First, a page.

Twenty-five years later, former US Secretary of State Henry Kissinger would write in his memoirs that Castro was “probably the most genuine revolutionary leader then in power.” And one can say anything about Kissinger, save that he was a leftist.
US intelligence even identified Cuba’s real motivations when it reported that the island “grants special importance to maintaining a foreign policy based on principles…on issues of basic importance such as Cuba’s right and duty to support sympathetic movements and governments in the Third World, and does not allow for any concessions of principles for economic or political convenience.”
Any visitor to Cuba realizes that Cubans believe in sharing what little they have, not what they have plenty of. This creates skepticism and even contempt, for it comes across as a good but unrealistic idea.
According to Babbitt, it is realistic because the search for dignity has practical meaning.
Cuba has been putting an internationalist ethic into practice since 1963, when the recently emancipated Argelia was in need of medical aid. Following hurricane Katrina, Cuba offered to send a group of 1,586 medical professionals and 36 tons of medical supplies to the United States at no cost, an offer that was turned down.
More recently, in 2014, the Wall Street Journal reported that few countries had replied to the call to fight against the Ebola outbreak in Africa, but that one country had replied with determination: Cuba. Cuba gave a prompt response, sending more than 450 doctors and nurses, chosen from among 15 thousand volunteers, the largest medical mission sent there.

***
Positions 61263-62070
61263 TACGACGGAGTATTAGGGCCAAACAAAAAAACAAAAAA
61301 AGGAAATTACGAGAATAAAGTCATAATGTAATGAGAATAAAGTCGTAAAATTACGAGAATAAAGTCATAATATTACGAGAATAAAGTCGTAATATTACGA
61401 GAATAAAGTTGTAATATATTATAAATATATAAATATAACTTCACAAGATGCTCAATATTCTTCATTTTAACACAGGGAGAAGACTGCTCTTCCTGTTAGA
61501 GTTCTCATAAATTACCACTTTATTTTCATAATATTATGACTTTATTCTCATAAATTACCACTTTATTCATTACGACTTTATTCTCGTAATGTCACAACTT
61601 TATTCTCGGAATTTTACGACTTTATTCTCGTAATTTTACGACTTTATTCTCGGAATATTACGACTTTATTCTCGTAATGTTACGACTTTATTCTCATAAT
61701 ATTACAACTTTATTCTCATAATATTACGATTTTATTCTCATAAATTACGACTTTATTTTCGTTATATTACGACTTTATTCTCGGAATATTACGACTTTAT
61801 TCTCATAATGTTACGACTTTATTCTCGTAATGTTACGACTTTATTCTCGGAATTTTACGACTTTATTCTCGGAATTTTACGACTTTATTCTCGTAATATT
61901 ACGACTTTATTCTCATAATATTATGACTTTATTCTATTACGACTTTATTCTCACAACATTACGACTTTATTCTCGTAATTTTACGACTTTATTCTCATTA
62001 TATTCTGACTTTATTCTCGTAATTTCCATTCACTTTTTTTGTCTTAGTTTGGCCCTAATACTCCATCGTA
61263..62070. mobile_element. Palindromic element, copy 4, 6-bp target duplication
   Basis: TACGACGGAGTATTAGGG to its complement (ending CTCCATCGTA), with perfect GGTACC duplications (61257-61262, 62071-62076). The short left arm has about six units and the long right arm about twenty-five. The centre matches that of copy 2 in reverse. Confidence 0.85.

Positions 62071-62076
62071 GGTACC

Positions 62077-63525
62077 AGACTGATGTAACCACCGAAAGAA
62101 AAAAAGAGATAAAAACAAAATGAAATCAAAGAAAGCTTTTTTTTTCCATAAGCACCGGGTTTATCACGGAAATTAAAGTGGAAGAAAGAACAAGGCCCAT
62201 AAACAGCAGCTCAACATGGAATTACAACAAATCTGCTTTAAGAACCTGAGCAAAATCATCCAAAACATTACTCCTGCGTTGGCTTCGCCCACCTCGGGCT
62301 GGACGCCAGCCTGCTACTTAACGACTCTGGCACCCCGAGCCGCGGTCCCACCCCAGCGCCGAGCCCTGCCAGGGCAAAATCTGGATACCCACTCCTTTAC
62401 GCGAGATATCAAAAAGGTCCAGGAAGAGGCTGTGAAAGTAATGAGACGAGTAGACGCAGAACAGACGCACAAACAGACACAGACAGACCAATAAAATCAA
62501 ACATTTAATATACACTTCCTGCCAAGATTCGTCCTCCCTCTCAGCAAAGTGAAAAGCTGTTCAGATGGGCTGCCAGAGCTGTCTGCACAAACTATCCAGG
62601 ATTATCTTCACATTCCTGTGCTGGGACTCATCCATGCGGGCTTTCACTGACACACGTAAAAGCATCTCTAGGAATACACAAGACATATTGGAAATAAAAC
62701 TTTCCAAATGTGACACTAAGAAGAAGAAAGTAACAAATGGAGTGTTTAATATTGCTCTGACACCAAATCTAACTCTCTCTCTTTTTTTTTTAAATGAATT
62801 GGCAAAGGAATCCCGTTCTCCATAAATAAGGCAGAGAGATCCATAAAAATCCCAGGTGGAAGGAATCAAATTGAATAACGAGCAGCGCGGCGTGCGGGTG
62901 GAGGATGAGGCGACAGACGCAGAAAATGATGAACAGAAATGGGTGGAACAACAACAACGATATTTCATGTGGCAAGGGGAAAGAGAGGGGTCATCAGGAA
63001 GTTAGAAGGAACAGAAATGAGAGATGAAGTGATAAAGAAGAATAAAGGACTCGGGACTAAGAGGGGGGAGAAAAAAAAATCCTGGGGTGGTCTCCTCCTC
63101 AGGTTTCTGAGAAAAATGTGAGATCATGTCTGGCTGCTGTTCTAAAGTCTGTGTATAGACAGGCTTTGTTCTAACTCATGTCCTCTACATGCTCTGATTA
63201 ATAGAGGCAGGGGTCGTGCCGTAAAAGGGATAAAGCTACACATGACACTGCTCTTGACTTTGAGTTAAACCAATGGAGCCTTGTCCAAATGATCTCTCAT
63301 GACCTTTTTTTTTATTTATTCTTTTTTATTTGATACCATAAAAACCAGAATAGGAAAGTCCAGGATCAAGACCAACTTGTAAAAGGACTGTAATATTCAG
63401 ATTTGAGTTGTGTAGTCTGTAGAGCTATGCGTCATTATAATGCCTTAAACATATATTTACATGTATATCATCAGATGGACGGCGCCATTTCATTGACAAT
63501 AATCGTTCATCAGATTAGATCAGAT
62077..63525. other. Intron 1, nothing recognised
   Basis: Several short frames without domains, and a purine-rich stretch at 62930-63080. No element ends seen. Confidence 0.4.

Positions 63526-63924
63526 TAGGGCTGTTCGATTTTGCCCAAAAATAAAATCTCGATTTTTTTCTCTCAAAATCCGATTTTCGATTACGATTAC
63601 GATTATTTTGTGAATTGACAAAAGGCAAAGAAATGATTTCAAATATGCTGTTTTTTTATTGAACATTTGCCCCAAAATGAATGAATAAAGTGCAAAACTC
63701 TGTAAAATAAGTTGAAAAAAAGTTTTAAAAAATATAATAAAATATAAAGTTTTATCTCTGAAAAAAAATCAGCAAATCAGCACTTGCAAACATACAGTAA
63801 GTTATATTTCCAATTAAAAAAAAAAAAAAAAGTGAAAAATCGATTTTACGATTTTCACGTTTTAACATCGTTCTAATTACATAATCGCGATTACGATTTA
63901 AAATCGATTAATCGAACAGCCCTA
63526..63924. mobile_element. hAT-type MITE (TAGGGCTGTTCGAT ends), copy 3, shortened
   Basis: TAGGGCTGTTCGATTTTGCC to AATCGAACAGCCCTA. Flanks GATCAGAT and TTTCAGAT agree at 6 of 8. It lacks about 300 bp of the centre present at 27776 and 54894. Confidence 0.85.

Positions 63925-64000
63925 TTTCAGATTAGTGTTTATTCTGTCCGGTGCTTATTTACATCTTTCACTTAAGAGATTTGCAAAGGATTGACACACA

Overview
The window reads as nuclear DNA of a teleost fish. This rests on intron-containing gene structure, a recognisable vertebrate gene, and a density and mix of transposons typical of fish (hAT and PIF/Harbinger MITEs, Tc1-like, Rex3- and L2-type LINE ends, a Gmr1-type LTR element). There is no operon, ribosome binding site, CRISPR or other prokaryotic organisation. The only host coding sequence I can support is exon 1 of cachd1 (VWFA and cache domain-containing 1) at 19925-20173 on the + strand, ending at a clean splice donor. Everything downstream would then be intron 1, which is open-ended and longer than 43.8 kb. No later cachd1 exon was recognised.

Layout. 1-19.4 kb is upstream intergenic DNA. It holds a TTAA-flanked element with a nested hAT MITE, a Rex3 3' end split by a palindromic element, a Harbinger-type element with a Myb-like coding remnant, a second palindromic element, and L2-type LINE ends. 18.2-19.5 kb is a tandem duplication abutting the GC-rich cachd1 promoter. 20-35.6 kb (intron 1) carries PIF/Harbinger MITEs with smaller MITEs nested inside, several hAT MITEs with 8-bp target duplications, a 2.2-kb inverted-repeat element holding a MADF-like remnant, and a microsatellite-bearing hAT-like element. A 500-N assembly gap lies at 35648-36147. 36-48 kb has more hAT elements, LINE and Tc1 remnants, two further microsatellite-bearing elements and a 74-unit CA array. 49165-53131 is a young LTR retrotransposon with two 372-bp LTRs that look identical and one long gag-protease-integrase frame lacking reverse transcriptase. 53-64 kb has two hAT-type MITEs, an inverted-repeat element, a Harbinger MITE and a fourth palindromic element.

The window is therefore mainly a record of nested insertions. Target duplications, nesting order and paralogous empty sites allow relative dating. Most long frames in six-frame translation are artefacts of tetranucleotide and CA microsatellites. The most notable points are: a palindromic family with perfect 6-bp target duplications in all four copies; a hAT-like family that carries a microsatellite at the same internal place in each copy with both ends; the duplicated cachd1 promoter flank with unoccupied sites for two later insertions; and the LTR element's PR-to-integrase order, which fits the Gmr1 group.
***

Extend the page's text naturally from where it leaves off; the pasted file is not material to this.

Marti urged children in Cuba and throughout the region to have dignity. In his well-known children’s book, The Golden Age, he offers an image of distant places. He taught children that in order to know and respect themselves as human begins, they had to treat one another, and those of distant places, as equals.
Philosophically, internationalism is a practical – not a moral – obligation. Marti believed that human beings are causally interconnected, both with their surroundings and those who inhabit those surroundings. From this point of view, there is no mystery in the fact a poor country should want to implement internationalist policies.
In 1998, Fidel Castro said that Cuba’s humanist project explains Cuba’s endurance in the face of the US blockade. He invoked the power of ideas, specifically that of dignity and its practical meaning. In 2003, during an academic conference, Castro added that the threat of sophisticated weapons must be faced with ideas.
As relations between the United States and Cuba begin to thaw, Cuba is changing. Many will not want it to change too much, but such people often do not see the true reasons behind what Charles Taylor describes as the “age of authenticity,” where personal choice is of the essence.
Thinkers like Taylor and Babbitt call for connectedness as an antidote to liberal individualism and as a source of radical thought.
They point out that Cuban philosophers, and especially Marti, began to trace this path long ago in the hemisphere. Cuba should not stray from its philosophical traditions, traditions that are dearly needed up north, Babbitt claims.